Giving Compass' Take:

• Samuel Campbell tells his story of life inside a prison in Flint, MI, with no access to clean drinking water.

• How can donors better understand how the water crisis in Flint interacts with the prison system? What other industries does this crisis impact?

• Read about the entrepreneurs working to resurrect Flint.

In the fall of 2015, I was arrested in Flint, Michigan, by the FBI, for a bank robbery I committed earlier that year in California.

After a brief interview, I was taken to the “old jail” in downtown Flint to await my arraignment the following morning. Once there, they booked me into a cell where there was a paper sign over the toilet saying DON’T DRINK THE WATER.

The next day, I was passed off to the U.S. Marshals and taken to the federal courthouse, where the judge decided to change my 9 a.m. court time to 5 p.m. This, of course, was not a problem for them—the Marshals had Candy Crush to play, and there was a holding tank for me. There, the cop left me shackled, even after he’d locked the metal door with the slot that, if I’m not mistaken, was meant for me to stick my cuffs through so that he could take them off.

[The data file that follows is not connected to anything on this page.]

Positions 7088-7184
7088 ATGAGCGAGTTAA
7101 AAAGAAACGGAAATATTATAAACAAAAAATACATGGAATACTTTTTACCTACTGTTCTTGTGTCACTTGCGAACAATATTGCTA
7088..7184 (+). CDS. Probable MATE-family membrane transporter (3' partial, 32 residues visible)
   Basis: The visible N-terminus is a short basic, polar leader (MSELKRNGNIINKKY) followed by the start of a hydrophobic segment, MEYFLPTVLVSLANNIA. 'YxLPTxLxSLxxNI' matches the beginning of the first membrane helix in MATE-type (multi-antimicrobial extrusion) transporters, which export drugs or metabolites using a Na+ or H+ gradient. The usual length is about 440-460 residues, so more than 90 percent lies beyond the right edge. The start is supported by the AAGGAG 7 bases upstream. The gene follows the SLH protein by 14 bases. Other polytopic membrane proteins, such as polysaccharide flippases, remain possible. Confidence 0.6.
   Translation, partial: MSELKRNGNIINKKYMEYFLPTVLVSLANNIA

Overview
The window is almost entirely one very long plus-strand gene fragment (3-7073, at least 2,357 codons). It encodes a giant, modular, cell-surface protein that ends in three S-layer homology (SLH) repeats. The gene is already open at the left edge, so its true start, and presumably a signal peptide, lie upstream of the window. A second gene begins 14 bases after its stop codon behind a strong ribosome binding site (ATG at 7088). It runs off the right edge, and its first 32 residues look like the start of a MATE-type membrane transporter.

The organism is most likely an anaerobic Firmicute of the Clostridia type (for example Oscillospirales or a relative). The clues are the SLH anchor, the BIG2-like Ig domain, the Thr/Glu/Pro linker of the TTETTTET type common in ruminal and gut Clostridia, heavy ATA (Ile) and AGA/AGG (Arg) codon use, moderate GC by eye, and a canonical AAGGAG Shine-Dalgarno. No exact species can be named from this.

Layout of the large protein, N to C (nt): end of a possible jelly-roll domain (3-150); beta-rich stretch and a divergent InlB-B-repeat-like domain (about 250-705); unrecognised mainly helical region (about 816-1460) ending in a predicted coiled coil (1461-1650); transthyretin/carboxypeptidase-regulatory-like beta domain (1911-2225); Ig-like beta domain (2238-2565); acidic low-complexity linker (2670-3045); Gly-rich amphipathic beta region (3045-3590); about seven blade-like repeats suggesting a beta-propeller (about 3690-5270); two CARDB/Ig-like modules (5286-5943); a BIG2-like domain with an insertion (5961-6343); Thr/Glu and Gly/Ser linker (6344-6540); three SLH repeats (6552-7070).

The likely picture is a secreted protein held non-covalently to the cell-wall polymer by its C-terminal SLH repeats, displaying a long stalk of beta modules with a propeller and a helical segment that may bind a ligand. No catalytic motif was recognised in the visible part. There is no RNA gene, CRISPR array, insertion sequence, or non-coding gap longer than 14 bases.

I hadn’t had any water in hours, but, this being Flint, the holding tank’s sink had the same paper warning sign taped over it: DON’T DRINK THE WATER. They’d given me two milks at four in the morning and that was it.

Read the full article about water crisis in flint by Samuel Campbell at The Marshall Project.